Q: The technical limitation resulted in a better picture.
NL: The fact is once I started shooting football, I got hooked on how great it was for photography. Let me digress slightly and say by comparison to baseball for example, where half the time you fall asleep. You know, yeah, it makes a great picture when the second baseman is leaping over the sliding runner on a double play, trying to get the ball to first base. It’s fabulous when you get a slam-bang play at home plate, but half the time—take a good pitcher’s duel. What do you photograph? You sit there waiting for something to happen. Football, there’s a potential photograph on every single play.
Q: And then add the element of bad weather.
NL: The most interesting thing about football that comes through in the Football book loud and clear—it’s what I like most about the Football book—is the weather. The cover of the book is Johnny Unitas in the fog. Look at Jimmy Brown in the mud against the 49ers. There are some black-and-white photos of Y.A. Tittle, where you can barely see the number on his uniform. Remember in those days they played mostly in baseball stadiums, so once it rained the infield just became mud. To say nothing of the fact that there was no Astroturf. The grass…Today’s football pictures aren’t nearly as exciting as the old ones because the fourth quarter looks every bit the same as the first quarter. Take a look at the Super Bowl pictures. Look at the white pants. There’s not even any grass stains. Whereas look at my book, look at Joe Namath on the phone in the mud from head-to-toe. Look at the portrait of Sam Huff with a chunk of turf coming out of his helmet, the Minnesota Vikings breathing so you can see how cold it was, and of course snow—how can you beat it?
Q: Visually, it has a narrative, dramatic, arc.
NL: Boxing is the same thing—the fighters don’t look the same in the fifth round or the eight or tenth round. Plus the fact there is potentially a photograph with every jab thrown. Football is very exciting to photograph. But that wasn’t a factor when I started.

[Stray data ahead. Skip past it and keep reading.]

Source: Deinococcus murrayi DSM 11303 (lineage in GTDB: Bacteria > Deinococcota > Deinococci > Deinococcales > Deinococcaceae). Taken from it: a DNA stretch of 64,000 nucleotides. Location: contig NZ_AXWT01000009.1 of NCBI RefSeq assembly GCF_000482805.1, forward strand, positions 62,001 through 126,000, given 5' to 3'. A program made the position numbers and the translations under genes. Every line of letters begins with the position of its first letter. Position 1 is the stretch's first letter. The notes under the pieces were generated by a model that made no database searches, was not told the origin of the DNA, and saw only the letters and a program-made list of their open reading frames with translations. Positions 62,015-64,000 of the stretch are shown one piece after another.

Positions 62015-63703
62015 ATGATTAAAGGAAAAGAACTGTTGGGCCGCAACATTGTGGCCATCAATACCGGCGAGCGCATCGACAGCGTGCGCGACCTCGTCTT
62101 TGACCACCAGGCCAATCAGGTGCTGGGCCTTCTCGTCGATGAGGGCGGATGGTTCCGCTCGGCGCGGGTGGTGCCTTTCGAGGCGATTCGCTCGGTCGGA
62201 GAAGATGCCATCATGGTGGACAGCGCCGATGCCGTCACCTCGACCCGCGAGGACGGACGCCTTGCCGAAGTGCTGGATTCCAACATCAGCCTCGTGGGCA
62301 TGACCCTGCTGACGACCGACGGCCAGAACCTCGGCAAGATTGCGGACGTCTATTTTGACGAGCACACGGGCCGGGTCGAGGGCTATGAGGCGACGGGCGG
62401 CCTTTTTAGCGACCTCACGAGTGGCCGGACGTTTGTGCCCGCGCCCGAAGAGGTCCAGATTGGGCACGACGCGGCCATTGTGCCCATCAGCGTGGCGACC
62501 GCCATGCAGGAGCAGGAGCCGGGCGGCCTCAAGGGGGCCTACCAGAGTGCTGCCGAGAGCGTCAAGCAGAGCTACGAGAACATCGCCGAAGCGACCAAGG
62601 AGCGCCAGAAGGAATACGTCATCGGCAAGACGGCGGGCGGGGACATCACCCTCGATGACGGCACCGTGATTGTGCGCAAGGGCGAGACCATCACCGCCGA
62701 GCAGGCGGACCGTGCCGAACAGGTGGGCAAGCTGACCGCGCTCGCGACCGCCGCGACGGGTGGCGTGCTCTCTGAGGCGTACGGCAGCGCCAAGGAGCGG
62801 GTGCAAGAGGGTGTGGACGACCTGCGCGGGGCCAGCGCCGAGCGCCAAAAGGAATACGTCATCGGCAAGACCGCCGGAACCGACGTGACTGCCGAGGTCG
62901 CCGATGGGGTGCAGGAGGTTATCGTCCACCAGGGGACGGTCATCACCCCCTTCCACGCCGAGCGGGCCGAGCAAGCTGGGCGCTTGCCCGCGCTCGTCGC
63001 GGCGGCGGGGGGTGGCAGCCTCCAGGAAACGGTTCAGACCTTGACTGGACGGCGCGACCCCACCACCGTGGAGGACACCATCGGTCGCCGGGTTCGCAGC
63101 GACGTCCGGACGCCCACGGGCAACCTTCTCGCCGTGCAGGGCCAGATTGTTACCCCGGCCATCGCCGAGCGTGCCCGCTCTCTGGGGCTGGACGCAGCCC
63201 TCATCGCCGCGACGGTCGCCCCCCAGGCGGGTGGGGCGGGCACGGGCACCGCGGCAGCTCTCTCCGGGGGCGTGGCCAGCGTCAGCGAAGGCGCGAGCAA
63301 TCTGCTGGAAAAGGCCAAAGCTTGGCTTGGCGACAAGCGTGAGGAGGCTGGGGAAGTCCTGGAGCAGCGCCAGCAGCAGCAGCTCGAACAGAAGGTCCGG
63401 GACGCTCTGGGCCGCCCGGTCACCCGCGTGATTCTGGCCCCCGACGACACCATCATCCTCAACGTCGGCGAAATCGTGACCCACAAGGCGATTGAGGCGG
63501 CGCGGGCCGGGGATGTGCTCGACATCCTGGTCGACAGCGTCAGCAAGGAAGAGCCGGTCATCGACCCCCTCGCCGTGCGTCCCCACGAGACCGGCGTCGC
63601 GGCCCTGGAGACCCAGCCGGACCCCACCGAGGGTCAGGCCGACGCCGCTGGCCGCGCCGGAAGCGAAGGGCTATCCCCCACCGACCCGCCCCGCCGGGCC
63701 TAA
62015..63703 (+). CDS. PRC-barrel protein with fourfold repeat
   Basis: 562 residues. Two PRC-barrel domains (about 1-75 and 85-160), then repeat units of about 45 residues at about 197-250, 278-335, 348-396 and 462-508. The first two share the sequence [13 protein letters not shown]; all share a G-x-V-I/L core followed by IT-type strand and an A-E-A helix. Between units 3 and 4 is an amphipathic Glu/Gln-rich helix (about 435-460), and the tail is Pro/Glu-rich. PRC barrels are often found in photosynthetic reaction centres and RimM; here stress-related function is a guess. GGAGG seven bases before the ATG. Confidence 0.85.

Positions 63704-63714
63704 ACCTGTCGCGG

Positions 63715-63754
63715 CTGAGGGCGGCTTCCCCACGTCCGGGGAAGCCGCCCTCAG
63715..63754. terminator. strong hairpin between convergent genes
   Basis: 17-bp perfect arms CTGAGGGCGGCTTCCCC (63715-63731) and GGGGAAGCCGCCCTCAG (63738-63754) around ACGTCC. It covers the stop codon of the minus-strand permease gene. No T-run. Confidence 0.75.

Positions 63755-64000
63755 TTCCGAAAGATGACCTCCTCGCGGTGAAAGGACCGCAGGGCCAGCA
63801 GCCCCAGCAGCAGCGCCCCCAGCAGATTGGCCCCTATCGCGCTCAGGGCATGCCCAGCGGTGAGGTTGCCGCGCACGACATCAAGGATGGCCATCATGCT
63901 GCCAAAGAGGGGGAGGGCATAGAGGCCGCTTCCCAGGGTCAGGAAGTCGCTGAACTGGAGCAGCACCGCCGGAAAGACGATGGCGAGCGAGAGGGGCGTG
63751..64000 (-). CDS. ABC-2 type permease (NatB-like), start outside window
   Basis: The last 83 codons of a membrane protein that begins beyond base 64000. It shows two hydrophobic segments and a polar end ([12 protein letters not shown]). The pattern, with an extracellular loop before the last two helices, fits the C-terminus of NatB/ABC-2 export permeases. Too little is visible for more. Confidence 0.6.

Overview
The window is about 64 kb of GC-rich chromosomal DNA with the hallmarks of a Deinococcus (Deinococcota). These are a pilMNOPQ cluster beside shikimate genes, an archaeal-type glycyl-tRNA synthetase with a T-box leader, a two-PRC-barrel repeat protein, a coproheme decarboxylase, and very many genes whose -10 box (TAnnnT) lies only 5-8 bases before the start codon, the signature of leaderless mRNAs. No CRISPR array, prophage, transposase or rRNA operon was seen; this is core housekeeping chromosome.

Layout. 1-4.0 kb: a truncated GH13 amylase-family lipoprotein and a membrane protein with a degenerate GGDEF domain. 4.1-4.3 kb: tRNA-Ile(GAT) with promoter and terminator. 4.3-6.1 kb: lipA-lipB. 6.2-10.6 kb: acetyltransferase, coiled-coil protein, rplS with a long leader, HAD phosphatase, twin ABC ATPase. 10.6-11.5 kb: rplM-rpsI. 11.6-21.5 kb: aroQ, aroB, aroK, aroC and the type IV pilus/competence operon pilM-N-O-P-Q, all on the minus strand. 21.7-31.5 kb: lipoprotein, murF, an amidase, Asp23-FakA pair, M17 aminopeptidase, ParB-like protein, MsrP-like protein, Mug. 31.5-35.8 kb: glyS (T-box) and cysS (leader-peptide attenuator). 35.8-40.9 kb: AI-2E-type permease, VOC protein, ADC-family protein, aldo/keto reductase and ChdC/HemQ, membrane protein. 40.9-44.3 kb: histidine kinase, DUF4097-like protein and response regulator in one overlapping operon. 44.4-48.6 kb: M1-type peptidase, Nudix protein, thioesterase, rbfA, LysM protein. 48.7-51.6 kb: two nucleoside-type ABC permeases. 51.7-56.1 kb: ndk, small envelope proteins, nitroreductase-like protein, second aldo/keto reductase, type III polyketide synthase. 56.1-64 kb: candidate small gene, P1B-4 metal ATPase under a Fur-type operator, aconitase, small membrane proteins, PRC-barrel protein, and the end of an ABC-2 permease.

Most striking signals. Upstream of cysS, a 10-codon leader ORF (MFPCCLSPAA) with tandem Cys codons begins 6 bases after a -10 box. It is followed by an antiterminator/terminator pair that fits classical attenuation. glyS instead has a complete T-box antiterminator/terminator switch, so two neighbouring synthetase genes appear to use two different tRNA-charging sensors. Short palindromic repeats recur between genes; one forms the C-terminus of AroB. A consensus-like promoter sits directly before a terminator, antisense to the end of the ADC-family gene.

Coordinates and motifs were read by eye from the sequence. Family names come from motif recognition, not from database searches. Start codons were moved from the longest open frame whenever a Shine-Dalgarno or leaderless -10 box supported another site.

Q: Did you move around to different locations during the course of a game?
NL: Oh, of course. And today’s photographers do as well. Except for the fact that photographers were not—and are still not—permitted in front of the bench. You’re not permitted between the 30 and the 30-yard lines. You could be on the rest of the field as long as you’re out of bounds. Occasionally, I would get permission from a team to be in front of the bench. I shot some pictures in front of the bench more than once. That was always up to the coach. But 99 percent of the pictures are from the sideline. The ball moves up and down the field, the photographers move up and down the field. That’s the same today.
Q: How competitive was it with other photographers to get the position you wanted? Was there a hierarchy?
NL: We were competitive in that every big game had more than one photographer covering it, and only one could get the cover story or the opening spread. But at the game, the truth is, who knows where the play is going to go? Even today at the Super Bowl where it’s very crowded there’s enough room to get the position you want. The fact is you never know which way the ball is going to go. That’s always a coin toss.
Q: Were there particular Stadiums you liked working?
NL: Yeah, listen. There is nothing like horrible weather day for pictures but who the hell wants to work in it? You always dream of being in 75 degrees on a beautiful day with the sun out. So yeah, I always wanted to go to L.A. or San Francisco. Except half the time I went to San Francisco it would pour rain at Kezar Stadium—which became a quagmire. Look at the Jimmy Brown running picture and you’ll really see it there. Most of the time I went to San Francisco, my luck it would rain. But you still wanted to go to Kezar Stadium. They played in those beautiful red uniforms, the field was always bathed in sun—except when I went there. But if you covered a game in the L.A. Coliseum it was 75-80 degrees, you were in short-sleeves. Who wants to be slogging through a frozen day? Try to load cameras when it’s pouring rain. But, the pictures you got on those rainy days were always so much better.